Changing the Configurations of Many Routers at Once


You want to make a configuration change to a large number of routers.


The Expect script in Example 1-2 makes the same configuration changes to a list of routers by using Telnet. When it finishes running, the script produces a status report to identify which devices, if any, failed to update properly. No arguments are required or expected.

Example 1-2. rtrchg.exp

#    rtrcfg.exp -- a script to perform mass configuration changes to  
#                  a list of routers using telnet and Expect       
# Set Behavior
set tftp ""
set workingdir /home/cisco/rtr
puts stdout "Enter user name:"
gets stdin userid
system stty -echo
puts stdout "Enter login password:"
gets stdin vtypasswd
puts stdout "\nEnter enable password:"
gets stdin enablepwd
system stty echo
system "cp $workingdir/NEWCONFIG /tftpboot/NEWCONFIG"
set RTR [open "$workingdir/RTR_LIST" r]
set LOG [open "$workingdir/RESULT" w]
while {[gets $RTR router] != -1} {
   if {[ string range $router 0 0 ] != "#"} {
     set timeout 10
     spawn telnet; expect "telnet>"; send "open $router\n"
     expect {
              {Username}   { send "$userid\r"
                             expect {
                                       {*Password*} { send "$vtypasswd\r" }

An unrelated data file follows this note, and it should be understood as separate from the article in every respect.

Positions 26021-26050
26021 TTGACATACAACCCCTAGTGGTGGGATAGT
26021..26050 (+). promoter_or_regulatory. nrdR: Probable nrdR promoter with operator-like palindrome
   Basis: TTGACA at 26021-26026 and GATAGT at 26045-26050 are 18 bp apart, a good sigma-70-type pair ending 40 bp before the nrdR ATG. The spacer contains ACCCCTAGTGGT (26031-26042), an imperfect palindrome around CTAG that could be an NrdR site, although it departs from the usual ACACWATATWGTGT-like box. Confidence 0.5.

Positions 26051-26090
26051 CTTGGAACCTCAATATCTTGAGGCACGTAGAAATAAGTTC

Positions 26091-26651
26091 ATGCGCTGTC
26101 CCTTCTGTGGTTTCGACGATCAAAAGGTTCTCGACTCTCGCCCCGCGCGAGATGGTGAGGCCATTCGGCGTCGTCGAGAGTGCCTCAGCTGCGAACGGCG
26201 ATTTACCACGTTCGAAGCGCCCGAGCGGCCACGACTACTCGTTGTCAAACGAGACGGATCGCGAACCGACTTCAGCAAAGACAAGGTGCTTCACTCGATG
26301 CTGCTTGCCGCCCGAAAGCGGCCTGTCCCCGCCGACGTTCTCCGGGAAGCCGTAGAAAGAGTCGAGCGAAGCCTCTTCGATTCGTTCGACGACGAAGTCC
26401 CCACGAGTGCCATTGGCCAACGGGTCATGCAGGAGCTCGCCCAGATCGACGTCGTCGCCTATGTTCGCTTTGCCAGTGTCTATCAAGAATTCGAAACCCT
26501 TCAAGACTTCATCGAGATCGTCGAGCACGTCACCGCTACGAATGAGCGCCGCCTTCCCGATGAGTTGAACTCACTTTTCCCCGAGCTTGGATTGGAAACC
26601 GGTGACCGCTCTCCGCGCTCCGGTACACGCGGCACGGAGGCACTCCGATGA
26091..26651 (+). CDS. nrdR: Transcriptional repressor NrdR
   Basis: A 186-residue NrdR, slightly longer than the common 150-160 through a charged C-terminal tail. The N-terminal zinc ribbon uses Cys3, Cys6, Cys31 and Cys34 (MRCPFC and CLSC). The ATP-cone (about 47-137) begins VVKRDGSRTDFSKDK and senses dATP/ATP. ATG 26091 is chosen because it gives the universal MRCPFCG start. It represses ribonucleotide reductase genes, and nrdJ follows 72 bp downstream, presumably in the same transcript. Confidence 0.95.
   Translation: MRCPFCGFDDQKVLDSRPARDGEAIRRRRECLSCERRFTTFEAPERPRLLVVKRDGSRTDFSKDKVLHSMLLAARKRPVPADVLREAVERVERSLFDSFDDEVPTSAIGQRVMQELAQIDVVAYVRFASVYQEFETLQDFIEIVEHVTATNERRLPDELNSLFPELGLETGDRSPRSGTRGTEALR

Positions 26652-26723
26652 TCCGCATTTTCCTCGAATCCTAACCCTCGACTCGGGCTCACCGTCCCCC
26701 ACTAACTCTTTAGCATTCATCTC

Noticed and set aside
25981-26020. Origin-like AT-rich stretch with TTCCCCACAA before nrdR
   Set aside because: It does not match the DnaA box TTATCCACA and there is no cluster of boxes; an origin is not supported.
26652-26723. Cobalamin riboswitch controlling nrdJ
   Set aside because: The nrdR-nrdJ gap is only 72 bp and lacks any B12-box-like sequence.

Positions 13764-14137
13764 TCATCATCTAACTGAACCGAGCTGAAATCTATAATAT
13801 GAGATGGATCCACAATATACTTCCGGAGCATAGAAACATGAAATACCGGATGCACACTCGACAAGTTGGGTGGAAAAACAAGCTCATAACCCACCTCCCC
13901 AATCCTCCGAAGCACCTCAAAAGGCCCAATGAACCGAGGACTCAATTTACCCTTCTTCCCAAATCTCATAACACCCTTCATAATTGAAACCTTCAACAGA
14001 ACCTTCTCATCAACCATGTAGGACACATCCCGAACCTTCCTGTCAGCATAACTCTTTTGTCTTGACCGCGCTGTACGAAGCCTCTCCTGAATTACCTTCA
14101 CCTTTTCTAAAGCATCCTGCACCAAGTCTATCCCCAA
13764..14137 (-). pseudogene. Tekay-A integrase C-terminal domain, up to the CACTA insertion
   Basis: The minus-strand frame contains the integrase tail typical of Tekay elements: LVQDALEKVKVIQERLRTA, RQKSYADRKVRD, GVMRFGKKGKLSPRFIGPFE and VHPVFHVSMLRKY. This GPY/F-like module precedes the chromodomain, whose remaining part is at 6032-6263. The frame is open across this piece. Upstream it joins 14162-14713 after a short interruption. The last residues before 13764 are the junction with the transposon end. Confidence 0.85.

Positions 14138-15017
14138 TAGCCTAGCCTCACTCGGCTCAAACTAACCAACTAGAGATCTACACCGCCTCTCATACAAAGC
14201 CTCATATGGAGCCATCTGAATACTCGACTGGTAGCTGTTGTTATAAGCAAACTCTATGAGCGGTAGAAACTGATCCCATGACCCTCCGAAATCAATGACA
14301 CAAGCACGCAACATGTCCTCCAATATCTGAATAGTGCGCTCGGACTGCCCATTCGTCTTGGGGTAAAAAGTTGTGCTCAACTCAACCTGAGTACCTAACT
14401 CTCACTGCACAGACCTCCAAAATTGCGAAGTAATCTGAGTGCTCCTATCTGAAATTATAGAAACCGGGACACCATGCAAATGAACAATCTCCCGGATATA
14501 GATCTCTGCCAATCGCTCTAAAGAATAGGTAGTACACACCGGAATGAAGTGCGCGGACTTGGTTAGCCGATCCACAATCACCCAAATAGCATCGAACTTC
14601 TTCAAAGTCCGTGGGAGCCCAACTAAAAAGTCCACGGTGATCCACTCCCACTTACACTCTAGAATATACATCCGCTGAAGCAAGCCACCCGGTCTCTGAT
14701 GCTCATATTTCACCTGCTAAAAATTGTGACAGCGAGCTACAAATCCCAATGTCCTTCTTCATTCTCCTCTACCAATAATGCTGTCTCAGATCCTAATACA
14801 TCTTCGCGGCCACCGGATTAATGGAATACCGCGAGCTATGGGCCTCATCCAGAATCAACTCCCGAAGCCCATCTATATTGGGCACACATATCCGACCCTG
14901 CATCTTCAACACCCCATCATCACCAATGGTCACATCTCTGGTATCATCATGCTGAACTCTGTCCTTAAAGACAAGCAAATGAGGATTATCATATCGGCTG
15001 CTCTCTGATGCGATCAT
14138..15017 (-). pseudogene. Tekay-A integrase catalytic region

{Password}   { send "$vtypasswd\r" }
              timeout      { puts $LOG "$router - telnet failed"
                             close; wait; continue

     expect {
              {Password}   { puts $LOG "$router - vty login failed"
                             close; wait; continue
              {Username}   { puts $LOG "$router - vty login failed"
                             close; wait; continue
              {>}          { puts $LOG "$router - vty login ok" }

              timeout      { puts $LOG "$router - vty login failed"
                             close; wait; continue

      send "enable\r"
      expect "Password"
      send "$enablepwd\r"
      expect {
               {*#}        { puts $LOG "$router - enable login ok" }

               {*>}        { puts $LOG "$router - enable login failed"
                             close; wait; continue

              timeout      { puts $LOG "$router - enable login failed"
                             close; wait; continue
     # CMDs
     set timeout 30
     send "copy tftp://$tftp/NEWCONFIG running-config\r"
     expect "running-config"
     send "\r"
     expect  {
               {OK}        { puts $LOG "$router - TFTP successful"}
               timeout     { puts $LOG "$router - TFTP failed"
                             close; wait; continue }
     send "copy running-config startup-config\r\r\r"
     expect  {
               {OK}        { puts $LOG "$router - config saved"}
               timeout     { puts $LOG "$router - config failed"
                             close; wait; continue }
     send "exit\r"; close; wait
close $RTR; close $LOG
system "rm /tftpboot/NEWCONFIG"


This script uses the Expect language to emulate how a performing human router engineer would do a series of configuration updates via TFTP. The script logs into each router in a list and uses TFTP to download a set of configuration changes into the router’s running configuration. It then saves the new configuration file to NVRAM to make sure that it will survive any power failures, and moves on to the next router in the list. Automating a routine but time-consuming procedure with a script like this saves time and decreases the chances of fatigue-induced errors.